As Munkittrick’s post title summarises: [mood manipulation] != [mind control]. But mood and character are deeply interlinked, and the ceaseless goldrush to identify, diagnose and treat behavioural or emotional “dysfunction”does not fill me with trusting appreciation for the idea of a pill that can “help us be better people”. If some kid chewing at his own lower lip in a rave made the same claim for MDMA, we’d rightfully think he or she was being naive at best, or deluded at worst; why is such a statement more acceptable when it comes from someone who wears a labcoat and (presumably) doesn’t eat their own dogfood, so to speak?
I guess the issue for me boils down to “who gets to define what’s morally good?” Given the historical record, I’m afraid that governments and pharmacology companies would be a long way down my list of reliable authorities on morality.
Ars Technica reports on research into separating the pain-relieving power of tetrahydrocannabinol from its more commonly-appreciated psychoactive properties. You know, because “improving” natural drugs has always worked out so well for us in the past.
I suppose it’s the hallmark of a congenital cynic to suspect that research like this is focussed on finding new things to patent and peddle as safer (and more lucrative) alternatives to something that pretty much anyone can grow for themselves, rather than any genuine concern that folk getting a little baked from their pain relief might suffer ill effects…
We have worked with pharmaceutical companies, most of which spend $1 billion to develop and market a drug, if it is successful. When they go from animal trials to human clinical trials there is a good chance that they will lose the drug. In fact, 65% of the drugs that are developed in the labs that go through successful animal trials are thrown away once human clinical trials commence because what is good for the animal is not good for the human.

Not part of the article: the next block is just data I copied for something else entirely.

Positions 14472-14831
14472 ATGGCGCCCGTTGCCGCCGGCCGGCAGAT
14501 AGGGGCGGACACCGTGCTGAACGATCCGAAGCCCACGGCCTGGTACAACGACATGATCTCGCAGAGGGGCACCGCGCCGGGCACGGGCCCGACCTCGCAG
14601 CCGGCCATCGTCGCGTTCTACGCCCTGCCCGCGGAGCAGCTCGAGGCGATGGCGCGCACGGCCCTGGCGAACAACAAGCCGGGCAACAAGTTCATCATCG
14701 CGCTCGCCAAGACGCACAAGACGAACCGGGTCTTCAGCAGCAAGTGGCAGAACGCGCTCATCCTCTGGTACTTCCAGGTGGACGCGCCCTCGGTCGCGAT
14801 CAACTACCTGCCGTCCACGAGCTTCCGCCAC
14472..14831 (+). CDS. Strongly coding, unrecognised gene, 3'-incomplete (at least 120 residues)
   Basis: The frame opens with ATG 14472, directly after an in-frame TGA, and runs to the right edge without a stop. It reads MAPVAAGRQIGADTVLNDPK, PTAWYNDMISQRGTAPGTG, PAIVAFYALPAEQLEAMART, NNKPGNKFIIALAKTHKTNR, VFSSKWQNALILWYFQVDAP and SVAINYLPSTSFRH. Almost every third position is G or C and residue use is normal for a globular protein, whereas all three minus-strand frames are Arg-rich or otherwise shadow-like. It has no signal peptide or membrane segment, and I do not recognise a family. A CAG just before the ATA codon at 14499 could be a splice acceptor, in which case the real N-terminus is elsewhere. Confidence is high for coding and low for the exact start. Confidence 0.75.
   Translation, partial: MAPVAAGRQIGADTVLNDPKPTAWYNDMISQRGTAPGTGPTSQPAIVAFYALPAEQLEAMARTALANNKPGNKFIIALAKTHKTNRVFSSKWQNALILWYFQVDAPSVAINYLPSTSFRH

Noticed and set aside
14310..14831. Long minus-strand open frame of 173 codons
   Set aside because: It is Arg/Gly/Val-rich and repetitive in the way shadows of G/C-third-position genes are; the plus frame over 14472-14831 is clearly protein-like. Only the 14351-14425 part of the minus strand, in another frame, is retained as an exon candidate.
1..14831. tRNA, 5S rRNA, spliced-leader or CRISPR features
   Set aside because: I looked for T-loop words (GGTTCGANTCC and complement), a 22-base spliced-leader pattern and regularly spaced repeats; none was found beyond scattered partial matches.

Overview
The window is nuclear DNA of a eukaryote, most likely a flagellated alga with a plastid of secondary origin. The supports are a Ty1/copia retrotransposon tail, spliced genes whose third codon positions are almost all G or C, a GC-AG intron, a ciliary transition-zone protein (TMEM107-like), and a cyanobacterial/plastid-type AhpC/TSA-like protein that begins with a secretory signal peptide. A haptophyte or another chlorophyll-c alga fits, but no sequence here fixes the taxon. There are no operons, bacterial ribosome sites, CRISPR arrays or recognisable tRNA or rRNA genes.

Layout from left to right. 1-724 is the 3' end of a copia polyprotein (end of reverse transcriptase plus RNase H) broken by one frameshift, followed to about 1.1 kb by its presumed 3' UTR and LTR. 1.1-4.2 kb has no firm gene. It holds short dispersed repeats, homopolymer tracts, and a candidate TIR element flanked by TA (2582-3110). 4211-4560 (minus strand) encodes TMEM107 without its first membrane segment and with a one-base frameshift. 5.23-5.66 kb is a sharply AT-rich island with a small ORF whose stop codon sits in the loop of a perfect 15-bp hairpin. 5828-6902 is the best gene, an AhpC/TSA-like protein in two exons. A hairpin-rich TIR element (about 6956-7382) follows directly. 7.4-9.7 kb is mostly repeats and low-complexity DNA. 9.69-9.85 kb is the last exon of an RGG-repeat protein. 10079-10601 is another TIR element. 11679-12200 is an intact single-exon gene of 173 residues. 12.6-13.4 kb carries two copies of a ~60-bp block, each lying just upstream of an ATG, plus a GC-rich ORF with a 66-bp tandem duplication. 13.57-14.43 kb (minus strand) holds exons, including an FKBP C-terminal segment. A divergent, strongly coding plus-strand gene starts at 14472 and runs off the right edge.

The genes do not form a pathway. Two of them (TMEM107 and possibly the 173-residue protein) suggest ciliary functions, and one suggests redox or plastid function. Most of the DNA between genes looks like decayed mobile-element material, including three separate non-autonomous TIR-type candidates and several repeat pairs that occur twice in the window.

We tell them, we’re going to print you a truly 3D little organoid – let’s say a liver from human cells. We take human liver cells and we build a 3D little teeny tiny liver that still can be maintained in culture and we tell them, OK, why don’t you try the drug on the 3D human structure and if the drug does not work and the little liver dies, well then don’t go any further because chances are that when you put it into a human, it’s not going to work. We are already working with some pharmaceutical companies and they realize the value of this.
Even if we’re never able to print an organ, which I don’t believe, because there are already good results, our ability to print expanded 3D structures will have serious and very far-reaching implications and applicability in many other places.
Grimly fascinating reading over at Wired, where there’s one of those infografficky-mashup articles about the international trade in illicitly-obtained human organs and body parts. Even when we’ve reached a point when we can reliably print off spare parts for our meat-machines, the ol’ global wealth gap pretty much ensures that there’ll be a cheaper option overseas if you’ve got the right contacts. Brings a whole new meaning to the phrase “unbranded spares from China”, doesn’t it?